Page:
1. Bore them with measurements. No one wants to watch you measure out everything while you cook.
Solution: Premeasure everything in neat little cups and bowls. This keeps the work space clean and organized and it helps you go faster.
2. Use very fancy equipment. Remember you want to make it fun and easy. Solution: Use the equipment your attendees are likely to have at home. Of course it is good to offer tips for easy items like rice cookers, nonstick skillets and toaster ovens. But avoid the most expensive copper bowl or pots and pans from an expensive store.
3. Kill yourself preparing everything in advance. Solution: A great way to save time and energy is to have attendees wash their hands, don aprons and help you chop and cook. It keeps the demo interesting, relevant and moving. As one of our customers just said yesterday - it is all about them. If it looks fun and easy, everyone will want to try it.
4. Hide the ingredients. Yes, we did tell you to premeasure. Solution: But you do want to save and show all ingredients. Talk about the garlic powder that has parsley but no salt. Show them the canned tomatoes that are diced and ready to go without salt.
5. Forget the presentation. A grand finale, before allowing everyone to taste your items, is to make a beautiful presentation on a large oversized platter. Solution: Use a large white plate. We love white plates - everything looks more professional on white. Don't be afraid to mix and match plates - we have a huge stack of "orphans" in our kitchen of all sorts of white china that is fun to serve upon. We are always shopping and looking for china for presentations.
And here are a few tips more to keep your demo smooth -
- Practice, practice, practice. Make your demo item a few times for dinner yourself.
- Smile and have fun along the way - pretend that you are cooking for a best friend.
- Have handouts with recipes they can refer to along the way so they are not worried about writing down the recipe - and they can take notes to help them learn your valuable tips. Make sure you put your name and email/website address so they can contact you afterwards for more info.
- Break the ice. Yesterday we got a call from a long time subscriber. She is going to start her demo by removing all of the prepared foods from a virtual pantry onstage. And she is going to explain how one of her valued clients did exactly that - he pitched the canned/boxed goods in his kitchen and he and his wife each lost almost 20 pounds by following the DASH diet, cooking all meals and using fruits and vegetables front and center. He became her client because he was concerned about their health when his 36 year old brother suddenly passed away from a stroke. It is always great to use a testimonial or ice breaker story in the beginning.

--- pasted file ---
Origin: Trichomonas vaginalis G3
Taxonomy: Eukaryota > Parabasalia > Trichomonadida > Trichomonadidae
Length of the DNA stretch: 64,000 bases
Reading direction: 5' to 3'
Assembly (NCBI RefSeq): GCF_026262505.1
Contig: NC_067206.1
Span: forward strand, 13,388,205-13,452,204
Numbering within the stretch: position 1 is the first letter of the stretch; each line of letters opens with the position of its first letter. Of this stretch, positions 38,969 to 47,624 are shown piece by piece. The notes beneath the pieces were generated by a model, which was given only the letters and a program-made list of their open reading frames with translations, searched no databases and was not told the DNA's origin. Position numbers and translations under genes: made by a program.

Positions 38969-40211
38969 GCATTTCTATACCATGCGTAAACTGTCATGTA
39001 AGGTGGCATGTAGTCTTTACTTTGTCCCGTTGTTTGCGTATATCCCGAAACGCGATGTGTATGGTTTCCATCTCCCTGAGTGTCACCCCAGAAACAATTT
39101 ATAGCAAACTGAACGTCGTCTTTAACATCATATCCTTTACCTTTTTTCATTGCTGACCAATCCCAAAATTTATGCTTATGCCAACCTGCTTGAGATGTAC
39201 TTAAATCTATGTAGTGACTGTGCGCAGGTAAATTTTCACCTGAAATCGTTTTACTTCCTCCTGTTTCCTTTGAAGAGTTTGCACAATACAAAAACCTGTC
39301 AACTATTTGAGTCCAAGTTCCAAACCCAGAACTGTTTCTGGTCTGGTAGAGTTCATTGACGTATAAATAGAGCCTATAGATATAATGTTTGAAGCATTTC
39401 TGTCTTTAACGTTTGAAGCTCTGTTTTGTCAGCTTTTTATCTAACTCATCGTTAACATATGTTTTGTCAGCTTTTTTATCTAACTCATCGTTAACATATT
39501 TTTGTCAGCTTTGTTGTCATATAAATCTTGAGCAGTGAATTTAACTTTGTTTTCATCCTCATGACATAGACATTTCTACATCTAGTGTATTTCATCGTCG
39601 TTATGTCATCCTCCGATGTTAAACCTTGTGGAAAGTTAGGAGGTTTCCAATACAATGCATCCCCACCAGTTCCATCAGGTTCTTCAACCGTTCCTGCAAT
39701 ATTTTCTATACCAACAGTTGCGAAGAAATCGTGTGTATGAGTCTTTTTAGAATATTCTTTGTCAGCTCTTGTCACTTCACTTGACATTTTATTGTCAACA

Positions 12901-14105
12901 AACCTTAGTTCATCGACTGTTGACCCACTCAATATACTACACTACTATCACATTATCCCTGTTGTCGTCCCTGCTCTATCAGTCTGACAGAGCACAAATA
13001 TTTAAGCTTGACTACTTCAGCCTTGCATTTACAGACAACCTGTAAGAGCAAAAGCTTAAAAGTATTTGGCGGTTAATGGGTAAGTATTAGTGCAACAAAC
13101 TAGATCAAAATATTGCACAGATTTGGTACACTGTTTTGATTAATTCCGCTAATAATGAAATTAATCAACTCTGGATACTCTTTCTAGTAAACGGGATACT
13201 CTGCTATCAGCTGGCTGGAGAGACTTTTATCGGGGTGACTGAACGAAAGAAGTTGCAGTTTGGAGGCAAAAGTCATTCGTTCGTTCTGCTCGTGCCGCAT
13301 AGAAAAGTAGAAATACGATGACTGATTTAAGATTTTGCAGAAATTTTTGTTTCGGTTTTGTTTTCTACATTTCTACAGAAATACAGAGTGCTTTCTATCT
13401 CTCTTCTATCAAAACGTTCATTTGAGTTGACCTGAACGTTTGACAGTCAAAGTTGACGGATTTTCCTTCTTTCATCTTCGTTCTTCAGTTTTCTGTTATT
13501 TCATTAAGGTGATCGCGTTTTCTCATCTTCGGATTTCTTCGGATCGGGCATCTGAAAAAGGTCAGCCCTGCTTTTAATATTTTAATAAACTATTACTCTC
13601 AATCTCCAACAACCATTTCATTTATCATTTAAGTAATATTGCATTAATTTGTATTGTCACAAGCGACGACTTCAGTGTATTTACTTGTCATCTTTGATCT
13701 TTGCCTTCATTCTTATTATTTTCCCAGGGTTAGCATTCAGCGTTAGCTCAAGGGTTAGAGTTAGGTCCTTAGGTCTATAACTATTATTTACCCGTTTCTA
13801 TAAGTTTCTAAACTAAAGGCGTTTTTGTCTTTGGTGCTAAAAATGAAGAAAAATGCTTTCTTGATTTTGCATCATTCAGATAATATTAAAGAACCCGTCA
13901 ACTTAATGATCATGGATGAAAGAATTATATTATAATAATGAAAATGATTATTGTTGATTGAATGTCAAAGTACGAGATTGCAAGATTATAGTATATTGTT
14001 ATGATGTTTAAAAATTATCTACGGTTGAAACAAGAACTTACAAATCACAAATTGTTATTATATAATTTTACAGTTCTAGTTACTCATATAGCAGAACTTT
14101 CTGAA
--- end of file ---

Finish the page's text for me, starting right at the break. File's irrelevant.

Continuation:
Here is a favorite recipe from our library - it uses tilapia which is an inexpensive fish (you could also use chicken) and the baked salsa brings more flavor, more vegetables and less salt.
16 ounces tilapia fillets
2 cups chopped tomato
1 lime, juice only
1/2 cup chopped red onion
1/2 cup chopped green pepper
1/2- teaspoon minced jalapeno
1 tablespoon chopped cilantro
Preheat oven broiler.
Place fish in baking dish and top with tomato, lime juice, green onion and jalapeno.
Broil until fish is done, about 10 minutes.
Serve fish hot with baked salsa spooned over the top and garnish with chopped cilantro (or parsley).
Serves 4. Each serving: 130 calories, 3.2 g fat, 0 g saturated fat, 0 g trans fat, 57 mg cholesterol, 59 mg sodium, 6 g carbohydrate, 2 g fiber, 19 g protein.
PS - need a great portable kitchen - check these guys out - they were at FNCE
Judy’s passion for cooking began with helping her grandmother make raisin oatmeal for breakfast. From there she earned her first food service job at 15, was accepted to the world famous Culinary Institute of America at 18 (where she graduated second in her class), and went on to the Fachschule Richemont in Switzerland where she focused on pastry arts and baking. But after learning that the quality of a croissant directly varies with how much butter it has, Judy sought to challenge herself by coming up with recipes that were as healthy as they were tasty.
Judy received The Culinary Institute of America’s Pro Chef II certification, the American Culinary Federation Bronze Medal, Gold Medal, and ACF Chef of the Year. Her enthusiasm for eating nutritiously and deliciously leads her to constantly innovate and use the latest in nutritional science to guide her creativity, from putting new twists on fajitas to adapting Italian brownies to include ingredients like toasted nuts and cooked honey. Judy’s publishing company, Food and Health Communications, is dedicated to her vision that everyone can make food that tastes as good as it is for you.